Learning a new language is hard. Words sound alien to our ears, writing looks indecipherable and it feels like we will never get better, never understand.
Imagine that this was your very first experience of education – your first opportunity to learn outside of the home, in formal education. Your teacher speaks in a language you don’t understand, writes on the board using letters that don’t make sense to you.
This is the experience of hundreds of millions of children across the world. In many multilingual countries, children are taught in a language they do not speak at home. This is especially the case for children in remote and rural areas who may not speak the national language.
The opportunity to learn in a mother language is particularly crucial in early primary education where foundations for learning are laid. This is where acquisition of reading and writing proficiency takes place. Without this foundation, children are held back from making the most of their education for the rest of their school careers and dropout rates can be high.
By instructing children in their local language at a young age, they are able to learn basic literacy skills more quickly and easily and are better prepared to learn a national or an international language when the time comes.
So days like today’s UNESCO’s International Mother Language Day are hugely important as a way of raising awareness about this great need. This year’s International Mother Language Day is celebrated under the theme ‘towards sustainable futures through multilingual education’:
“To foster sustainable development, learners must have access to education in their mother tongue and in other languages. It is through the mastery of the first language or mother tongue that the basic skills of reading, writing and numeracy are acquired. Local languages, especially minority and indigenous, transmit cultures, values and traditional knowledge, thus playing an important role in promoting sustainable futures.” – UNESCO
The importance of education in children’s own languages has been recognised internationally and many countries now prescribe mother tongue instruction in primary schools. Yet many schools lack the materials and teachers lack the training to make this a reality.
This is why, as part of our programmes, we provide grants for the purchase of local books in local languages and support partners’ projects like Africa Educational Trust’s work with Maa speaking children of Laikipia in Kenya. Adrienne Gregory, Head of Fundraising at Africa Educational Trust (AET) tells us more:
The Maasai community is traditionally nomadic but has become more settled in the Laikipia county. Still children walk an average of 4-5 km every day to reach school. Although Maa children are able to attend school, the languages of instruction – English and Kiswahili – are not understood by the majority of these pupils.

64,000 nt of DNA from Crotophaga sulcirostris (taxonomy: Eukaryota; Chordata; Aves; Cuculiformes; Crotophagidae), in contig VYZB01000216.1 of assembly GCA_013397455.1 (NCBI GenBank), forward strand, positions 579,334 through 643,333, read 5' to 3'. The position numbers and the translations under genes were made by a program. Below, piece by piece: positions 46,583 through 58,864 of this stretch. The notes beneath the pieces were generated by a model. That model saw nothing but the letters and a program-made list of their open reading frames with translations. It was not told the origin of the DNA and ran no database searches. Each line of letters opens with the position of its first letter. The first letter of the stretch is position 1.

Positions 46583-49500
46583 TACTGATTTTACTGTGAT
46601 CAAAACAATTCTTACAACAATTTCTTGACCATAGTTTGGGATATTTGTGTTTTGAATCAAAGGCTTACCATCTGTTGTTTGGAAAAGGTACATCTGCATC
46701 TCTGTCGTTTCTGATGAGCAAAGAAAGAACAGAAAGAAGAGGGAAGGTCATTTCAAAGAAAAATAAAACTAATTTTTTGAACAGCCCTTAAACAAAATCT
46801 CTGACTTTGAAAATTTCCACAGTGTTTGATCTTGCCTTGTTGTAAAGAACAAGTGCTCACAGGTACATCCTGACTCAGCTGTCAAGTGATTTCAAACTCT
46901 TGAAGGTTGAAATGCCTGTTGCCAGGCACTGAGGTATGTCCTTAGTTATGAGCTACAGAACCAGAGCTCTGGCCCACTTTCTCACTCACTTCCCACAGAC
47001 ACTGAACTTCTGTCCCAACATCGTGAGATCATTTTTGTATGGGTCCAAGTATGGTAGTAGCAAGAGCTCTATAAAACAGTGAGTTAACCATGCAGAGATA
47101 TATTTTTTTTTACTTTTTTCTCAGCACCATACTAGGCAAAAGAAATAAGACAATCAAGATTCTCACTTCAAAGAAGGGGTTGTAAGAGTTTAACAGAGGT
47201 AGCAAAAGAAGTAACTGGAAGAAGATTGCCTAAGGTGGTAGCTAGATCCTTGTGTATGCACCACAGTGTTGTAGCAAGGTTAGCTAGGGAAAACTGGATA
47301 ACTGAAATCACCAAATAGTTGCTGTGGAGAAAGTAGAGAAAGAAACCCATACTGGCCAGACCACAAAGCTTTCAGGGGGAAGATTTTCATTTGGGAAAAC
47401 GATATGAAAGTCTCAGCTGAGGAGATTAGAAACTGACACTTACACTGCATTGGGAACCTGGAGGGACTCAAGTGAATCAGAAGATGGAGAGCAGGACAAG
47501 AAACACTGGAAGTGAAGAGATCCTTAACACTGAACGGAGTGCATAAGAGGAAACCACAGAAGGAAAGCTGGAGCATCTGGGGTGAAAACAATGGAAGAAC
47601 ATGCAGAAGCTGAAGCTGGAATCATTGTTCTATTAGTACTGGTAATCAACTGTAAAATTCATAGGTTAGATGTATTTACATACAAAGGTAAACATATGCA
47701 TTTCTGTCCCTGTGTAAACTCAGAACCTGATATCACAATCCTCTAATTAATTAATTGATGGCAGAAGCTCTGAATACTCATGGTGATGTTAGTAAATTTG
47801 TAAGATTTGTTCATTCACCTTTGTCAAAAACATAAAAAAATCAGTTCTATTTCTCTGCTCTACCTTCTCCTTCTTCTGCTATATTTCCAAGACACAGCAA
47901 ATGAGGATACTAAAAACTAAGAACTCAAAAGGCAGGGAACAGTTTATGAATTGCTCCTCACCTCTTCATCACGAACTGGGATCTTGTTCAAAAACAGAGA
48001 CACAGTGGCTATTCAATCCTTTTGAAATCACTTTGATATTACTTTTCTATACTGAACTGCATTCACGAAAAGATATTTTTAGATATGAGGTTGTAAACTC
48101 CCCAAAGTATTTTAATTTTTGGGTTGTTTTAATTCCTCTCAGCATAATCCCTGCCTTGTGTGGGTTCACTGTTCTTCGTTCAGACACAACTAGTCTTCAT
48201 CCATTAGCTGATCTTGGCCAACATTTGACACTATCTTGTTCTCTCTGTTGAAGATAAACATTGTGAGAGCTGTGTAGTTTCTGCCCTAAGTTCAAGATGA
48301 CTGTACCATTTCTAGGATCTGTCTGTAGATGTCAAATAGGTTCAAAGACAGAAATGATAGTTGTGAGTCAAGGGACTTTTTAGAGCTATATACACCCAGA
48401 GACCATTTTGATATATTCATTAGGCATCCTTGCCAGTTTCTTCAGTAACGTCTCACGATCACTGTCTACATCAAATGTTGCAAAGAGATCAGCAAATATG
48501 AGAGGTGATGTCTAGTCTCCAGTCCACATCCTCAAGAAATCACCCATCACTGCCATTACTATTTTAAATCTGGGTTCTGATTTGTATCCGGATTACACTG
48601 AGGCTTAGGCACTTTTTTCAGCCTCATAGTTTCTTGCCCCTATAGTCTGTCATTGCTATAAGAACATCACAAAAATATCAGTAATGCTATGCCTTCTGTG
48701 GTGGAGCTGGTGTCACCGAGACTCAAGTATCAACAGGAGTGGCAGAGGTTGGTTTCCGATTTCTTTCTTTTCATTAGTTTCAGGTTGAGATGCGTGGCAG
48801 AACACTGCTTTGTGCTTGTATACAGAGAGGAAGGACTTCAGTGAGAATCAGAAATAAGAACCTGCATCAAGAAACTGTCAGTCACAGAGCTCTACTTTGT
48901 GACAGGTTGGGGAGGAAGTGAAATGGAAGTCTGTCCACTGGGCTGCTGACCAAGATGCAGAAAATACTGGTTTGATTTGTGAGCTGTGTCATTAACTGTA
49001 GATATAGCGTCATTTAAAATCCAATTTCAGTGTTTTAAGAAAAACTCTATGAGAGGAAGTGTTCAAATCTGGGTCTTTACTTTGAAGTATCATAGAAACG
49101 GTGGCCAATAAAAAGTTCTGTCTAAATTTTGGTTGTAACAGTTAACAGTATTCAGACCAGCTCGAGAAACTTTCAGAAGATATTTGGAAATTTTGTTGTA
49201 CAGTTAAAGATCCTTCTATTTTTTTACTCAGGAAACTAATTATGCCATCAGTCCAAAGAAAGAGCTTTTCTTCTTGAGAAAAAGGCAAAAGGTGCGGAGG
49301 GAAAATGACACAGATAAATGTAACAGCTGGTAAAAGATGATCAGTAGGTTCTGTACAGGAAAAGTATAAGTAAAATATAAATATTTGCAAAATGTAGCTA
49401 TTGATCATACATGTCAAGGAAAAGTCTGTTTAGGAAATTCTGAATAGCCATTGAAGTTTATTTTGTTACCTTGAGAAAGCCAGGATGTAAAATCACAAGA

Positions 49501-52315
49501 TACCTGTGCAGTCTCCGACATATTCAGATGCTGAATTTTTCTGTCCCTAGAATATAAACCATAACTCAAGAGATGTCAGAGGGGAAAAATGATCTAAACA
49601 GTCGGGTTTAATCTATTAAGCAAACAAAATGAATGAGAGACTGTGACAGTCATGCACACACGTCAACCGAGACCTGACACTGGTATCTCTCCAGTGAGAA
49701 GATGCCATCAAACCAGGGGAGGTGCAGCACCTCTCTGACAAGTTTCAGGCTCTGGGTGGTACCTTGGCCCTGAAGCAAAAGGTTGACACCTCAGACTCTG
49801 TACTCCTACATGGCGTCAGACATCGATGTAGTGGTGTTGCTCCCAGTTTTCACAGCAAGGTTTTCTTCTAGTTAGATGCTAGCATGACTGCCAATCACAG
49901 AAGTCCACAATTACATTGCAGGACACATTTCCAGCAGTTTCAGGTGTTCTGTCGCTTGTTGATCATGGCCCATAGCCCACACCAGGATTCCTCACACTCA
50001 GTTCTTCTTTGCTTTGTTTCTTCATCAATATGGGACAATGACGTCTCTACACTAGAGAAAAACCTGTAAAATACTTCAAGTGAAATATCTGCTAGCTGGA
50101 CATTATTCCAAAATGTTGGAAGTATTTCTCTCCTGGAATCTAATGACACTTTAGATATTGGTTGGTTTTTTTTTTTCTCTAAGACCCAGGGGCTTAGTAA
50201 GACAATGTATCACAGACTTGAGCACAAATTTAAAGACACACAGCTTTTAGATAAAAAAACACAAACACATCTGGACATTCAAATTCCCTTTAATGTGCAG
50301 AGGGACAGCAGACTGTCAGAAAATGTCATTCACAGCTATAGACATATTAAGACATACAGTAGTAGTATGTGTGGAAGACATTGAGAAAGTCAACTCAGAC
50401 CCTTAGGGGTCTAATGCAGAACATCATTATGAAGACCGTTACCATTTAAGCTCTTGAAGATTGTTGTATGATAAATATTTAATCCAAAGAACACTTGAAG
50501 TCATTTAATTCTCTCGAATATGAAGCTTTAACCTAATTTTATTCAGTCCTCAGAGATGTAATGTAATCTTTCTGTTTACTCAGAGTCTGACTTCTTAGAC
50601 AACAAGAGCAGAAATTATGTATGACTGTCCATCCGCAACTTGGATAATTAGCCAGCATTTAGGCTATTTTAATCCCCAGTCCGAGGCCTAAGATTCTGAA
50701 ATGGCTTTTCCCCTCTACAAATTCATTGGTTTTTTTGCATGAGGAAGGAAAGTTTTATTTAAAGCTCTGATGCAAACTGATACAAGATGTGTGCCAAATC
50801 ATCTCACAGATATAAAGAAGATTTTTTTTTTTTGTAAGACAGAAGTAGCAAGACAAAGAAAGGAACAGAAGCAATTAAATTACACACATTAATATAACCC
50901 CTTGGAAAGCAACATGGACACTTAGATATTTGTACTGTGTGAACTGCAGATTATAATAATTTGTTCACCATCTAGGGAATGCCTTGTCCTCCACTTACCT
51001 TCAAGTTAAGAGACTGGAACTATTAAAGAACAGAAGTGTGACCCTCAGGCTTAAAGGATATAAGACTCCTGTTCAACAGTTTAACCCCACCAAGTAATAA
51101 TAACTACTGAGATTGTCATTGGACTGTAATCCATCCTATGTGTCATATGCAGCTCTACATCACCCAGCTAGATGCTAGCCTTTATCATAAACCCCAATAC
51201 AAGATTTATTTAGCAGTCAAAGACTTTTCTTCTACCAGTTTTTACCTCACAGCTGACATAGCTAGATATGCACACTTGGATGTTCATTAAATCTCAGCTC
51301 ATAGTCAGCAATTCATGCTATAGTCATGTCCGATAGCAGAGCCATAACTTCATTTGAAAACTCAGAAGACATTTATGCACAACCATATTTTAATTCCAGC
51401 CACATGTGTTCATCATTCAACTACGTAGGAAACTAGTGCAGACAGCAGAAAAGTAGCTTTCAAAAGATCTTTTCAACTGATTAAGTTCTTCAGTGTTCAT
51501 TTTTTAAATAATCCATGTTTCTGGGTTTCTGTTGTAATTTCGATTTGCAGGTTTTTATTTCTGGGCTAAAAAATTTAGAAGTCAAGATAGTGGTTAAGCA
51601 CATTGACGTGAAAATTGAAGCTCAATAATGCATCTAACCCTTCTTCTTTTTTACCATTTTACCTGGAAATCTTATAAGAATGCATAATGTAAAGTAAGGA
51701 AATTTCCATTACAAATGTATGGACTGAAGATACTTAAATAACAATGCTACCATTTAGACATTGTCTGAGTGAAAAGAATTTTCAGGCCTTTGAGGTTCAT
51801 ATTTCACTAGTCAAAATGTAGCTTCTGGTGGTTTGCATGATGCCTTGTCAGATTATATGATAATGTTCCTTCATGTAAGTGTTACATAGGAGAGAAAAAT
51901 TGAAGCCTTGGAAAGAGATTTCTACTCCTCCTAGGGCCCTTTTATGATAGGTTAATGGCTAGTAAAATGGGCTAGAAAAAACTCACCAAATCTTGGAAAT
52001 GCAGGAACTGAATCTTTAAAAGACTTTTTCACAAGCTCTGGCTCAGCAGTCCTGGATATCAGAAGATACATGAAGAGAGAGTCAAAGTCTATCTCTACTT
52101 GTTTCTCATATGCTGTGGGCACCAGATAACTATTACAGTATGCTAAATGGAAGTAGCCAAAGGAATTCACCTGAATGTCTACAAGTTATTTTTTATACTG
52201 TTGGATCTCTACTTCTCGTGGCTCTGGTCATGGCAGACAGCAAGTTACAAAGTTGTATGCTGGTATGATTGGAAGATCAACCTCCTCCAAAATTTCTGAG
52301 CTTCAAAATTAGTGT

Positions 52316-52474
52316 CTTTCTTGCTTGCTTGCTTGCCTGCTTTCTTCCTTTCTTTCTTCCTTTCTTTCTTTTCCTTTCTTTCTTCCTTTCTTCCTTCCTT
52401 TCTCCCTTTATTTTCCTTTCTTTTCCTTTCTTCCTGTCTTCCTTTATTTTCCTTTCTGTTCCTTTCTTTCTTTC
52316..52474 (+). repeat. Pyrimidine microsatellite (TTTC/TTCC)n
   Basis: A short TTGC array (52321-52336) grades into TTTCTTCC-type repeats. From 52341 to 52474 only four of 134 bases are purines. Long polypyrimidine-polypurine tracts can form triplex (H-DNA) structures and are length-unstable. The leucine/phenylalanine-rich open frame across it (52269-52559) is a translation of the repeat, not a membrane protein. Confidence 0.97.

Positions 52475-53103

So Africa Educational Trust develop early-reader books and other materials in Maa to support literacy and numeracy. These books are not only in their mother language but culturally appropriate, derived from local stories and poems. As English is one of the languages of instruction in Kenyan schools, we provide brand new colourful, engaging and age-appropriate books to help ease transition to English:
Schools in remote rural areas like Kiwanja Ndege are the most under-resourced in Kenya. As a result, children in the semi-arid region of Kenya have the poorest school results in the country. Many of these schools do not have any books other than course materials. AET has been working with Book Aid International to help Kiwanja Ndege and 13 other schools in Laikipia County to improve local language teaching in Maa, help students transition from Maa to English and improve their academic performance. Book Aid International has provided thousands of new, relevant books in English for the schools and AET has provided Maa-language materials. Together we have established libraries in each school and teacher training in how to manage the library and promote reading.
Pupils at Kiwanja Ndege Primary School now have access to over 650 books. The library is very popular. On average, 60 pupils borrow books each day to read in class and in their own time. They read story and phonics books and teachers also use the phonics books to teach various activities in lower primary. Now if you visit the school you would find older children reading in their breaks. The children tell us that reading the books is helping with their English – they are learning new words and gaining more confidence. Teachers also say that the students are reading better.
Part of this piece was taken from a blog about our work with Africa Educational Trust, published in 2016. To read the piece in full, click on the links below.